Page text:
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Asian Beliefs Exhibit

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Asian Beliefs Exhibit


The East -- i.e., Asia (often poetically called "The Orient) -- includes two of the world's major religions, Hinduism and Buddhism (Hinduism discussed separately). Both originated in India, although Buddhism later spread throughout the East.

One of the world's dominant religions, Buddhism originated about 500 BCE in India, where it has largely been replaced by Hinduism. It spread throughout the East (Asia), including China, Korea, Tibet, and Japan. Its founder, Prince Gautama Siddhartha (ca. 563-483 BCE), was called "Buddha," meaning "enlightened one." He began by teaching and founding an order of monks. Buddhists believe his death was attended by signs and portents, and he has been made a deity, the first in an ongoing line.
Buddhism is a religion without gods. It teaches that the self is impermanent and that the goal of following its path is to break the chain of Karma (in which good or bad deeds are rewarded or punished in this or successive lives) and to thus achieve nirvana (the end of sensory cravings and release from the rebirth cycle).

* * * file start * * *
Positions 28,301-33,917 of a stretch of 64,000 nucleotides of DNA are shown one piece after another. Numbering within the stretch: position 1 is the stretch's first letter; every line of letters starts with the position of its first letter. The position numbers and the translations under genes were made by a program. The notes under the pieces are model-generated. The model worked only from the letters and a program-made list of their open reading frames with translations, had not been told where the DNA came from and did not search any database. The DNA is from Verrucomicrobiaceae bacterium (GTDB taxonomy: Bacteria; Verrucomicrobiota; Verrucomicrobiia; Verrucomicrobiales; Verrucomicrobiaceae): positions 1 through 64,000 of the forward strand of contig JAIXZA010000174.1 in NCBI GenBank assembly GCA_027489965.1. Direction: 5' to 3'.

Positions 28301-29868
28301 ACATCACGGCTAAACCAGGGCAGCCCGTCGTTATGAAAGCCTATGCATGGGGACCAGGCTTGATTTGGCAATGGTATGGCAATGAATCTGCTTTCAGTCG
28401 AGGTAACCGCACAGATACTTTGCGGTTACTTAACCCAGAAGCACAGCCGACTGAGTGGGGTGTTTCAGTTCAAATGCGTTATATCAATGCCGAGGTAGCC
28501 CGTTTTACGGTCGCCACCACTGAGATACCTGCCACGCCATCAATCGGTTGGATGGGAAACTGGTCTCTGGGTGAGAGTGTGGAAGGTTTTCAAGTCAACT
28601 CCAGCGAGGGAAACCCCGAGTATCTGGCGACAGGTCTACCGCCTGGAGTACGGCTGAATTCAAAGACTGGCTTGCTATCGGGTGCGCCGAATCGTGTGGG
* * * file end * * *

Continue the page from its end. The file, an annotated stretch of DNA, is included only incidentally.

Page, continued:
Taoism is a deistic religious and philosophical system in China. It was founded by Lao Zi in the sixth century BCE, although its scriptures -- which teach the tao or "way," the universe's hidden principles -- date from some three centuries later. Buddhists and Taoists once persecuted each other but they eventually assimilated, and Taoists came to develop Buddhist-like monasteries.

The East is also rich in folklore, China's being especially so. The earliest Chinese histories tell of Emperors who ruled the universe (those of Heaven, Earth, and Mankind). Early folk elements included yin-yang (positive-negative forces of nature -- like heaven-earth, male-female, and so on -- that were in balance), as well as divination and folk medicine.

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